In this installment of The Recruit Notebook, we meet a big, versatile defender who will help shepherd Miami’s DL into the next decade: DE Elijah Roberts.
Miami’s quest for multiple high level defensive linemen in the 2020 recruiting class was well known. Luckily for the Canes, there was a high level talent right in there back yard: Miami (FL) Columbus DE Elijah Roberts.
Like many local players, Roberts wanted to play for The U. He played well and camped at Miami, and elsewhere, many times to get on the Canes’ radar and get an offer. And, while that offer came early, Roberts was not thought to be super high on Miami’s recruiting board for a while.
In June 2019, Roberts named a Top 5 of Miami, Florida, Florida State, Georgia Tech and South Carolina. And, with that done, he began taking visits, unofficial and official. Roberts took one of his myriad unofficial visits to Miami just days after releasing the aforementioned top 5, and then he took the first trip of serious note: an official visit to South Carolina. Things went well, but still, his heart was home in Miami. And with visits underway, the game was afoot.
After traveling to South Carolina for his official visit, Roberts visited Miami a week later and committed to the Canes on the spot. Following that visit, Roberts has visited Miami at least 3 other times, an easy task since he’s a local prospect.
Roberts stayed committed to Miami through an up-and-down 6-6 season, and was one of the key players helping Columbus to their first ever State Championship, won just days ago.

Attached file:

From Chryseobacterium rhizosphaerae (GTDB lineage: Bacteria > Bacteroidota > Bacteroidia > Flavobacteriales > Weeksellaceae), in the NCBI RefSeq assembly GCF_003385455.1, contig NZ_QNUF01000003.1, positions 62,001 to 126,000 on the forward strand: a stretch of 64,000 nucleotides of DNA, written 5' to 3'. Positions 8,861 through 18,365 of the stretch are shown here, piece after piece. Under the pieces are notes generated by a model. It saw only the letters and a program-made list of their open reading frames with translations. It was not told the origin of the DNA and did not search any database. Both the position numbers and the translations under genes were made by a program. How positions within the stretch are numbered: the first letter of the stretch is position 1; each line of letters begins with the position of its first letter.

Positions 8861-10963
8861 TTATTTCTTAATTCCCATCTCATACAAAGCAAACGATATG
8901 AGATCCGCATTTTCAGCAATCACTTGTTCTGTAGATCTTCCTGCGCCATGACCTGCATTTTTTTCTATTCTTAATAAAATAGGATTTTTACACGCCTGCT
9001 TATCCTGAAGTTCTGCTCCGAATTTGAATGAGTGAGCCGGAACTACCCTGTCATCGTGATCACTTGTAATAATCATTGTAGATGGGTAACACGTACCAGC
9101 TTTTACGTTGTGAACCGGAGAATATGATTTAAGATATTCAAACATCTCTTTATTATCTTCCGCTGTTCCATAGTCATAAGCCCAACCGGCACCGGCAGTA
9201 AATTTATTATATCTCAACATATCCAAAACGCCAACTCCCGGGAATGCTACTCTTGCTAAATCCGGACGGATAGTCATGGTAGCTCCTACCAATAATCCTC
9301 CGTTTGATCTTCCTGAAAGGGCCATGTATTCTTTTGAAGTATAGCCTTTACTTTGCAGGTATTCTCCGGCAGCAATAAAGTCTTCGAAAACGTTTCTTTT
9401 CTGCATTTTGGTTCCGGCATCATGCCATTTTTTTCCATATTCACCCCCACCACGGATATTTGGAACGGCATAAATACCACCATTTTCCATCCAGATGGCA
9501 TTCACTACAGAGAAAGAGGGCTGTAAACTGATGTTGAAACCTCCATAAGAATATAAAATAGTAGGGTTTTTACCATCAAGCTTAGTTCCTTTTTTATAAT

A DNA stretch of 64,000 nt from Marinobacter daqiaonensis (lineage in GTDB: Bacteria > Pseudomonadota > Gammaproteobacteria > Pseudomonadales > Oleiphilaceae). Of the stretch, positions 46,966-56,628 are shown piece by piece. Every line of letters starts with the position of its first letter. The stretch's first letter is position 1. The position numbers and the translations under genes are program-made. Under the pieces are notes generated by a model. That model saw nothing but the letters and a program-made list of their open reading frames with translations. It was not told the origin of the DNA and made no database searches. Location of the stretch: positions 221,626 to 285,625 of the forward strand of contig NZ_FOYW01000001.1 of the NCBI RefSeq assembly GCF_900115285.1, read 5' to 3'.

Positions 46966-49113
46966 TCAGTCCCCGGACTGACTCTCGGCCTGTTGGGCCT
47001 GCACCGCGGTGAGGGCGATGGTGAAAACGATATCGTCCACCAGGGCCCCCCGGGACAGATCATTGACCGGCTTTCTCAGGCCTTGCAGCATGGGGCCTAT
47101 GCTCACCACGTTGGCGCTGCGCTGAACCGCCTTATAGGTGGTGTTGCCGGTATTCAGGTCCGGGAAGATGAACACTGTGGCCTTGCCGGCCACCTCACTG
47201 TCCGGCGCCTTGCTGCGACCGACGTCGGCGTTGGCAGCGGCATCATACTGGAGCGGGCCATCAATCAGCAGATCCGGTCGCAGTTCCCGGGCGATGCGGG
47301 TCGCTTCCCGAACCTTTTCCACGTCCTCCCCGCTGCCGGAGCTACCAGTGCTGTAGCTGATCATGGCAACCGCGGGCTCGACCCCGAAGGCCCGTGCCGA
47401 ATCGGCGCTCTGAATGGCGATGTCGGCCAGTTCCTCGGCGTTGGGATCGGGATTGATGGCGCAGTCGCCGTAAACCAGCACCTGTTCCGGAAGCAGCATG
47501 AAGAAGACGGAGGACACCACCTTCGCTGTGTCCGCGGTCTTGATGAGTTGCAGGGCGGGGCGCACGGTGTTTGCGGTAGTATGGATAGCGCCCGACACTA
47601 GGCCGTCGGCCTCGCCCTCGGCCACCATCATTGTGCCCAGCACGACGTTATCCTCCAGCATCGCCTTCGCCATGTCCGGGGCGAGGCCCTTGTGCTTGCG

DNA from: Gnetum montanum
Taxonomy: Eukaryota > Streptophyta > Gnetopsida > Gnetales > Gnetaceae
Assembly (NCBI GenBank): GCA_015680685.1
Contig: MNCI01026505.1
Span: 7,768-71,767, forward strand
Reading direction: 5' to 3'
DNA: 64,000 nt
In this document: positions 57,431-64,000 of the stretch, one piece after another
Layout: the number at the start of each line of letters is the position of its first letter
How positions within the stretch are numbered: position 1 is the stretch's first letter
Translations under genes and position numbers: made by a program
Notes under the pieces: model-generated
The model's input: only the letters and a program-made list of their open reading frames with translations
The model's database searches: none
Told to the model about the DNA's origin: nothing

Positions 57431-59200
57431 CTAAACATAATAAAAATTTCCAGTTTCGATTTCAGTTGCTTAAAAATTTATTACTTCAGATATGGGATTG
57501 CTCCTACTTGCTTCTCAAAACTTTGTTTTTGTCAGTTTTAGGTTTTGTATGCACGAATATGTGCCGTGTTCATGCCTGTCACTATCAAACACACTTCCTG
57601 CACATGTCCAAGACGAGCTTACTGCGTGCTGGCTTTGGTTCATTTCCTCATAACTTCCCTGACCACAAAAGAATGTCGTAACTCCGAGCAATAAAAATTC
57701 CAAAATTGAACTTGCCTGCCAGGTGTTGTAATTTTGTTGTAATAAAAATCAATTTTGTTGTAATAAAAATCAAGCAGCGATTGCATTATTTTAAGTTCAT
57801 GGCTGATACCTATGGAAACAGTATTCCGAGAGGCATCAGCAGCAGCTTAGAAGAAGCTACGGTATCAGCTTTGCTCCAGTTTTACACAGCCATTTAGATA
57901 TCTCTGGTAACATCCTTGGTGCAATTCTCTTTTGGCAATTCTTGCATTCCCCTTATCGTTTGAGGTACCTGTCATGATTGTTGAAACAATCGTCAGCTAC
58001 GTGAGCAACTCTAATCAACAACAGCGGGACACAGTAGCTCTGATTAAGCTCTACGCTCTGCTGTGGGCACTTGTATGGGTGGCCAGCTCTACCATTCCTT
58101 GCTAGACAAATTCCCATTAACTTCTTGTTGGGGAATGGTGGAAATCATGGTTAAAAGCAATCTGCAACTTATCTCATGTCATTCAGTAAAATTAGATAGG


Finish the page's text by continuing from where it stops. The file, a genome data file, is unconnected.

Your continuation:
In the end, it took a bit of back and forth, and some serious leg work by the staff, but Miami adds a big, physical, talented player to the DL group. And that, my friends, is a good thing.
On the 247sports composite, Roberts is a 4-star prospect, the #14 SDE nationally in this class, #55 in the State of Florida, and #324 recruit overall.
Roberts committed to Miami over offers from South Carolina, Florida, Florida State, and Georgia Tech from his list of 18 scholarship offers.
As a player
Roberts is the kind of player that could find a home in multiple places along Miami’s DL. The 6’3” 267lb lineman could stay at DE, where he’s played in HS. He would be a bigger player there, but his size would allow him to continue to be a very good run defender, something he excelled at in HS.
The way most people see Roberts going in college is the route that RJ McIntosh previously took: big DE in HS with good athleticism who added a bit of weight and moved inside. There, his quickness would become a major weapon, and his ability to play against the run and get upfield to rush the passer would be at a premium.
Roberts uses his size well, and plays with good leverage. He’s able to take on and shed blocks to get after the ball and make plays. His weight (good, not sloppy at his size) gives him a good foundation to build upon, and should give him the base to add weight and strength moving forward. Roberts was timed at 5.01 in the 40 yard dash last spring, so he’s not the fastest player in the world, but you don’t really need long speed from your DLinemen. He’s quick and uses his hands well, and those traits will be the ones he uses most moving forward into the college level.
- Holds edge vs run
- Physically strong
- Versatility — could be big DE or move inside as athletic DT
- No defined position
- Pretty slow (matters if he stays at DE)
Miami has done a great job recently at recruiting and developing defensive linemen. A player like Roberts is the perfect fit here; he can test his abilities at DE and DT and see which fits best. But, to use those skills to their best ability, Roberts will probably need a year to reshape his body in the way the best fits his future position, and refine his skills at that spot, too.
Chances for a Redshirt: 8/10
Miami has several players on the roster and in this recruiting class who are more game-ready at this point in time. This is especially true at DT, where the 2019 signees are a year into their college experiences and ready to make plays. Roberts will be a player here, just in the future, not 2020.
That’s it for this installment of the Recruiting Notebook.